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Solar_Launch Applied Materials 2006


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Solar_Launch Applied Materials 2006

  1. 1. Applied Materials Going Solar! New York 5 September 2006 External Use
  2. 2. Safe Harbor Statement This presentation contains forward-looking statements, including those relating to Applied’s business strategy, growth opportunities, served available market, strategy to reduce solar production costs, operational efficiencies, financial performance, product capabilities and technology leadership; customers’ plans; and the solar technology roadmap and industry outlook. These statements are subject to known and unknown risks and uncertainties that could cause actual results to differ materially from those expressed or implied by such statements, including without limitation: (a) broadening of demand in the solar industry, which is subject to many factors, including global economic conditions, the cost-effectiveness and performance of photovoltaic (PV) products compared to conventional and other alternative energy sources, technological innovations, availability and cost of raw materials such as silicon, evolving industry standards, changing customer and end-user requirements, government subsidies and economic incentives for alternative energy development, and geopolitical uncertainties; (b) customers’ capacity requirements and timing, rate and amount of capital spending for new technology; (c) Applied’s ability to: accurately predict the characteristics of, and capitalize on opportunities in, the emerging PV market; successfully adapt its existing products and develop and commercialize new products that enable increased solar cell efficiency and performance at a lower cost; recruit, incent and retain key employees; obtain and protect intellectual property rights in key technologies; develop, deliver and support a broad range of products; integrate acquired businesses; maintain effective cost controls and timely align the company’s cost structure with business conditions, and effectively manage its resources and production capability; and other risks described in Applied Materials’ SEC filings. All forward-looking statements are based on management’s estimates, projections and assumptions as of September 5, 2006 and Applied undertakes no obligation to update any such statements. 2 External Use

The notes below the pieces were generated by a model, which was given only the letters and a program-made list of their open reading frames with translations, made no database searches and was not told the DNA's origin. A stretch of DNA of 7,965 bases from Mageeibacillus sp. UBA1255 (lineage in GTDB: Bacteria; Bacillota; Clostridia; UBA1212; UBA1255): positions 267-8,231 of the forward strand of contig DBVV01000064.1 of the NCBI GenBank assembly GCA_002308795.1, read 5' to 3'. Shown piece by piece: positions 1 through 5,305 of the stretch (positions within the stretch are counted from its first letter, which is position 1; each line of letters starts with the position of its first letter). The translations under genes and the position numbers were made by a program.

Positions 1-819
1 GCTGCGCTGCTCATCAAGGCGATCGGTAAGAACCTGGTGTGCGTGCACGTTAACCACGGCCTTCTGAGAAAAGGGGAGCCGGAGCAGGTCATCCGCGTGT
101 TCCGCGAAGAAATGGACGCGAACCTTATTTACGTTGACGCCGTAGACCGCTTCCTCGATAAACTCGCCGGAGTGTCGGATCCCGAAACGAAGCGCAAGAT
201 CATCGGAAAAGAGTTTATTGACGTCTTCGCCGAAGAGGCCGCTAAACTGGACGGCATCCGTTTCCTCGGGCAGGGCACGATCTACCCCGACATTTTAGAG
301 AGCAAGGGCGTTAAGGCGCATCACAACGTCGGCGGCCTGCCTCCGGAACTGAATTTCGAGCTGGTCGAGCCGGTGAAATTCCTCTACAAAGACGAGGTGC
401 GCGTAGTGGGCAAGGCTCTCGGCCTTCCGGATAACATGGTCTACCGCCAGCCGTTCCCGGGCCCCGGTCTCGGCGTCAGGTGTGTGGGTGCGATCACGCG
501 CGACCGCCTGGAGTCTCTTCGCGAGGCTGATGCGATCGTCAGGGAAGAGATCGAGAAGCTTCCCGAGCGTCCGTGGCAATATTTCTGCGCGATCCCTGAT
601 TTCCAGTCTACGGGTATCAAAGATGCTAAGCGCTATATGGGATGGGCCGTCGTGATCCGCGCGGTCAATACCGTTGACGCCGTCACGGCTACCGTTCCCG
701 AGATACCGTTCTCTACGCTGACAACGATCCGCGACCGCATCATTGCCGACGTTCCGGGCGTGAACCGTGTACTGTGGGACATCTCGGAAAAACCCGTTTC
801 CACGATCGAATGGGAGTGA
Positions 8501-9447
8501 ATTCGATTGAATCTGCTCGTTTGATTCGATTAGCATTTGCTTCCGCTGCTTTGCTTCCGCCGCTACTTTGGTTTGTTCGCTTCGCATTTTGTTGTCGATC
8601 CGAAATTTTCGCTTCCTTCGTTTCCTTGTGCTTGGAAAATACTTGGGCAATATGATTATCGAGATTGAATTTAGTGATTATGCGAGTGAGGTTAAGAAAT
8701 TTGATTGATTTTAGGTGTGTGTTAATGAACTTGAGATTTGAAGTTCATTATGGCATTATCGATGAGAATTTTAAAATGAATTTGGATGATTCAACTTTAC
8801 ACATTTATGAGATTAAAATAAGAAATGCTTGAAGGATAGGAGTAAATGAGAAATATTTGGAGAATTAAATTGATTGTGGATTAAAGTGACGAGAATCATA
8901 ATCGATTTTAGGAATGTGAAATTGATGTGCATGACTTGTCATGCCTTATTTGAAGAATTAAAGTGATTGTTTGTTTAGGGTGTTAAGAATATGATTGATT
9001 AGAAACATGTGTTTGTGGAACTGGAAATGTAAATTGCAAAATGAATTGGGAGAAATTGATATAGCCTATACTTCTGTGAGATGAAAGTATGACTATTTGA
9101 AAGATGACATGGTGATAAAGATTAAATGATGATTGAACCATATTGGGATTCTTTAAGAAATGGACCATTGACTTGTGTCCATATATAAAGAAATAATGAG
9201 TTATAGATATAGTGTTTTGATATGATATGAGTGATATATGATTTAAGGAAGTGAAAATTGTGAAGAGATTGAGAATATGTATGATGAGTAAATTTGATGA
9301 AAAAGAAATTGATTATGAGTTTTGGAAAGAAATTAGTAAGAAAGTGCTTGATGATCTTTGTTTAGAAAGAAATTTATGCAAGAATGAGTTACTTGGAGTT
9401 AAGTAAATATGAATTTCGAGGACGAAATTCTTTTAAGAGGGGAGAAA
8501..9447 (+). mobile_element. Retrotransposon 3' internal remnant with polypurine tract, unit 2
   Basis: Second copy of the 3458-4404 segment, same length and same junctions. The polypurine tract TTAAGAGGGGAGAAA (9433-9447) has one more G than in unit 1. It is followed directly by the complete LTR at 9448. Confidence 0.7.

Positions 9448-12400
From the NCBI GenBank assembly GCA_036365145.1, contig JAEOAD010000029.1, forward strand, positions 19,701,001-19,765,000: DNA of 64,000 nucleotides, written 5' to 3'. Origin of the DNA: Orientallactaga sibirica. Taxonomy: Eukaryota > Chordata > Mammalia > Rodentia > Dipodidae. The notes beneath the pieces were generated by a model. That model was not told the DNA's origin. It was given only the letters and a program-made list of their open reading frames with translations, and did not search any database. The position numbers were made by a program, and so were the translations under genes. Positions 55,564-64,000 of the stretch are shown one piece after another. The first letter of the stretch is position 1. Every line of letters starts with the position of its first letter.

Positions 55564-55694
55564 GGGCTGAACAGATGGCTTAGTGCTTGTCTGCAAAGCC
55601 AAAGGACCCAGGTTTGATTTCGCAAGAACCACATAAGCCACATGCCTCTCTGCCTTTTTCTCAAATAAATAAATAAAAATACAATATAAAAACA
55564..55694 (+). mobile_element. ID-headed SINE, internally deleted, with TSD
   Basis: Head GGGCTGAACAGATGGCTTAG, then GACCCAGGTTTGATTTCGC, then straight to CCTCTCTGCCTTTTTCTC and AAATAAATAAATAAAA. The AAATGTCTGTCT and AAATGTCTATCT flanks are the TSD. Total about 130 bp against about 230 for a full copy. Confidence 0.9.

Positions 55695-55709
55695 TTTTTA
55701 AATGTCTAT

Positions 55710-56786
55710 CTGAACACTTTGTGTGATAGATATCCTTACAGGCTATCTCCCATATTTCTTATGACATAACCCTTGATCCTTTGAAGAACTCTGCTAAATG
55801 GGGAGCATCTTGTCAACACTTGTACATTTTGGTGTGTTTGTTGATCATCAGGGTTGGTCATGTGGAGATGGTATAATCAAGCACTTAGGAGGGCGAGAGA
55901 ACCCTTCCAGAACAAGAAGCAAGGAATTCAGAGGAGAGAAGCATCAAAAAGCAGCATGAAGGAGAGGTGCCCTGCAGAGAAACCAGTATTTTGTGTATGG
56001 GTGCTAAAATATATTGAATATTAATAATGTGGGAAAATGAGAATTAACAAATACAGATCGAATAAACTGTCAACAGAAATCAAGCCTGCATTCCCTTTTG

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  4. 4. Applied Materials’ Strategy Extend Leadership in Core Business Differentiated systems and services Extend position in memory business Grow in New Markets Use core nanomanufacturing and global strengths Expand into related high growth opportunities Deliver World-Class Performance Enhance operational and financial efficiencies Drive performance initiatives to optimize financial results 4 External Use
  5. 5. Applied’s Available Opportunity ’08 SAM ‘06 - ’08 New Markets $41.5B 1.5X Flat Panel Display $4B Silicon System & Service $2.5B 2.0X $35B 1.3X New Core: +$15B 2005 – $20B 2004 2005 2006E 2007F 2008F Opportunity Expected to Double from ‘05 to ‘08 with CAGR ~25% Source: Gartner DataQuest, Applied Materials Note: New Markets includes Applied Films 5 External Use
  6. 6. Extend Core Business Differentiated Products for Nanomanufacturing Technology™ Performance Enhancements Drive Moore’s Law Fab Productivity Enhancements Amplify customers’ productivity Flat Panel Display Driving down costs, enabling adoption New Markets Solar and other emerging markets Deliver World-Class Performance 6 External Use
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  8. 8. Solar Electric is Fundamentally Familiar Silicon Wafers Thin Film on Glass Higher efficiency, area constrained Lower efficiency, cost constrained 8 External Use
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  10. 10. Solar Learning Curve Dynamics 100 Historical Projected 1980 $21.83/W Module Cost ($/W)* 1985 $11.20/W 1990 $6.07/W 1995 10 $4.90/W 2000 $3.89/W 2005 $2.70/W INDUSTRY ACCELERATION 1 1 10 100 1,000 10,000 1E5 Cumulative Volume (MW) Goal: Increase Rate of Learning * 2002 Dollars Source: Navigant Consulting 10 External Use
  11. 11. World Electricity Production Forecast (2000 – 2040) 100,000 Equivalent Production Total Electricity Solar GWp2 10,000 Potential of Existing ~5,000 US Rooftops (GWp) US 10% Total 1,000 China ~500 TWh1/Year India 1% Total h) Est. CAGR% ’00 - ’40 ~50 100 n (TW Total Electricity Production 2.5% du ctio (increase of 25,400TWh) ty Pro Solar Energy Production 21% tri ci 10 lec (increase of 6,000TWh) ~5 la rE So California 1 Million Roofs Current solar capacity 1 2000 2010F 2020F 2030F 2040F 1TWh = Terrawatt-hour = 1 Billion Kilowatt-hours = Consumption in labeled country / state 2GWp = Gigawatt-peak, assuming average hours or sunshine Source: Solar Generation and IEA-PVPS 11 External Use
  12. 12. PV Solar Supply Growth Solar PV Projections - Market Analysts 12,000 Historical Navigant, March 2006 - Low Est. CAGR 25 - 45% 10,000 CLSA (Solar Silicon Conf), 2006 PV Shipments (MWp) 8,000 Top ten solar producers to add Driving 480MW in 2006E Faster Growth 6,000 – 85% of all new capacity added Productivity – 25% of total resulting capacity worldwide Cost Infrastructure 4,000 2,000 0 2002 2003 2004 2005 2006E 2007F 2008F 2009F 2010F Source: Compilation analysts reports, Applied Materials, Photon International 12 External Use